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Tuesday, October 22, 2019

Dem. appointees deciding Va. AG's ObamaCare suit

By John O'Brien | May 10, 2011


RICHMOND, Va. (Legal Newsline) - Two relative newcomers to a federal appeals court are on the three-judge panel deciding Virginia Attorney General Ken Cuccinelli's challenge to federal health care reform.

Three judges were randomly selected to hear the federal government's appeal of a district court's decision. Oral arguments were held Tuesday before judges Diana Gribbon Motz, Andre Davis and James Wynn.

Wynn and Davis were nominated by Obama in 2009 to the U.S. Court of Appeals for the Fourth Circuit, while Motz was nominated by President Bill Clinton 15 years earlier.

"I have said all along that this lawsuit is not about health care. It is about liberty," Cuccinelli told the judges. "At the same time, I understand that people want more affordable health care, and I sympathize with people who honestly cannot afford it.

"As a state senator, that was a problem I tried to address by trying to pass a law to allow our citizens to buy better or cheaper plans in other states. But as someone who has sworn to uphold the law, I cannot endorse taking away the rights of all so that government can provide health care to some."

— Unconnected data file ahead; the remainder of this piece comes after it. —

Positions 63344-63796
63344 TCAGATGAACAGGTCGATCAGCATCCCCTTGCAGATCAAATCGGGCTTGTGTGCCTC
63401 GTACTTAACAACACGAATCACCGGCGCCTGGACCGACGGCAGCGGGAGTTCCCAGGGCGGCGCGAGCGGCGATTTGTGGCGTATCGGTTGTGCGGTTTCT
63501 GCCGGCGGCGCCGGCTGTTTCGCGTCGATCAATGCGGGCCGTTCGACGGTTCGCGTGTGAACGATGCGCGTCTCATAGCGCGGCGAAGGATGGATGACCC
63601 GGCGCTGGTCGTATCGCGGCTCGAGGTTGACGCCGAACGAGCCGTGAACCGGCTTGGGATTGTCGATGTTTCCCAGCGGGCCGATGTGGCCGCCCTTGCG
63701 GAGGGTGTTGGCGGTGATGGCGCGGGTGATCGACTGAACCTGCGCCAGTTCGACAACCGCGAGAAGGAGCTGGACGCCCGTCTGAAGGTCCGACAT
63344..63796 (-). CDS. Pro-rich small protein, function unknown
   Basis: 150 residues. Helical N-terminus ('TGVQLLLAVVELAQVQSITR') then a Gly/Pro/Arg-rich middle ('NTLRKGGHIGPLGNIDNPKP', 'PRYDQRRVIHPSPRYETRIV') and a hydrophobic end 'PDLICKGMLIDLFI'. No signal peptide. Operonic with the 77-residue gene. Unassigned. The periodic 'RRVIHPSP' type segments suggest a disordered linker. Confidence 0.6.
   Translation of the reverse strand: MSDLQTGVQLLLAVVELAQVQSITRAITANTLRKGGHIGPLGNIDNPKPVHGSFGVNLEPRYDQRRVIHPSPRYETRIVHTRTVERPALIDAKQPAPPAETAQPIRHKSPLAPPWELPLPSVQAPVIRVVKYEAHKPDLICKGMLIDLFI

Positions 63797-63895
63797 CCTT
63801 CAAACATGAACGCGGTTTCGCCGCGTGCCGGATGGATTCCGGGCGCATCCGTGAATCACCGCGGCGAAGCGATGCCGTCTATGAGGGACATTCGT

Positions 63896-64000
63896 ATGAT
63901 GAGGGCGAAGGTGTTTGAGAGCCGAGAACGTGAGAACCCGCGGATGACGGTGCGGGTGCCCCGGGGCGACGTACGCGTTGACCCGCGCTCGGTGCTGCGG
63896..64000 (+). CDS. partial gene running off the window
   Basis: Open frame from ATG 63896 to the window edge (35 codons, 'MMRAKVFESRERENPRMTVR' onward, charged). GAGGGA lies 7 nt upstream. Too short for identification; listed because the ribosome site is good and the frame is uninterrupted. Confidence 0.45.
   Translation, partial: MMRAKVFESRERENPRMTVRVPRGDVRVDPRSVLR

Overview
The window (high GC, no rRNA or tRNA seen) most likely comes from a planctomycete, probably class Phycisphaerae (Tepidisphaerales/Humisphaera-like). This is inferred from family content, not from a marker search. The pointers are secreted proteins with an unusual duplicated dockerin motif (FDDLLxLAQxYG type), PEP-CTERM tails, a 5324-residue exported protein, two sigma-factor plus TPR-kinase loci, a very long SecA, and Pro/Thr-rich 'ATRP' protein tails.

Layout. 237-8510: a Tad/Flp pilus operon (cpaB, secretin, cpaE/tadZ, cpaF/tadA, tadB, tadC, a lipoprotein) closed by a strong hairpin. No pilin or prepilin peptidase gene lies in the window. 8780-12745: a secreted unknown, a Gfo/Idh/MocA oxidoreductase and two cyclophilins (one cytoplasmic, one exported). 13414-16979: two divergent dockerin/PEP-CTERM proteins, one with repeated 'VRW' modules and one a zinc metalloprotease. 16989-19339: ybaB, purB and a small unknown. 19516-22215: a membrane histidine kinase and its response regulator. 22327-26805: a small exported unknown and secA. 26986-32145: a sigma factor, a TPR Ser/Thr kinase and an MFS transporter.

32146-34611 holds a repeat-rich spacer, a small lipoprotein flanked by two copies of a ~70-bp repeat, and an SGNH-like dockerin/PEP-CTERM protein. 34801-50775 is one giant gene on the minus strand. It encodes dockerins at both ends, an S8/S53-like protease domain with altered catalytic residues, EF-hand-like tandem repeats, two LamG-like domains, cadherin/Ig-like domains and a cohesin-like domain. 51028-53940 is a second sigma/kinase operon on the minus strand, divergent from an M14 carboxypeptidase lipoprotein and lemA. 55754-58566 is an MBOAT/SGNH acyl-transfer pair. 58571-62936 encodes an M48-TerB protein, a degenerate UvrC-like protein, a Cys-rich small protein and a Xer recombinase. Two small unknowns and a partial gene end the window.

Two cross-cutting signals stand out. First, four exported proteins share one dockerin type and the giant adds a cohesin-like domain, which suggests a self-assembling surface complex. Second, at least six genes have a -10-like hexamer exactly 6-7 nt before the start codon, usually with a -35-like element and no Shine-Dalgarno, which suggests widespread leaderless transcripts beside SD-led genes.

Last month, the U.S. Supreme Court decided not to skip the Fourth Circuit, as Cuccinelli suggested. Cuccinelli had argued that the issue was of great national importance and resolving it quickly was ideal, but the nation's high court did not agree.

Cuccinelli's lawsuit claims a portion of the reform package that requires individuals to pay a yearly $695 penalty if they do not purchase health insurance is unconstitutional.

A federal judge sided with 26 states in a similar lawsuit in Florida in January.

Because the mandate is too integral a part to be separated, U.S. District Judge Roger Vinson voided the entire legislation in the multistate lawsuit. He called it "a difficult decision to reach."

"If Congress intends to implement health care reform -- and there would appear to be widespread agreement across the political spectrum that reform is needed -- it should do a comprehensive examination of the Act and make a legislative determination as to which of its hundreds of provisions and sections will work as intended without the individual mandate, and which will not," Vinson wrote.

"It is Congress that should consider and decide these quintessentially legislative questions, and not the courts."

In the Virginia case, the federal government is appealing a district judge's decision to grant Cuccinelli summary judgment.

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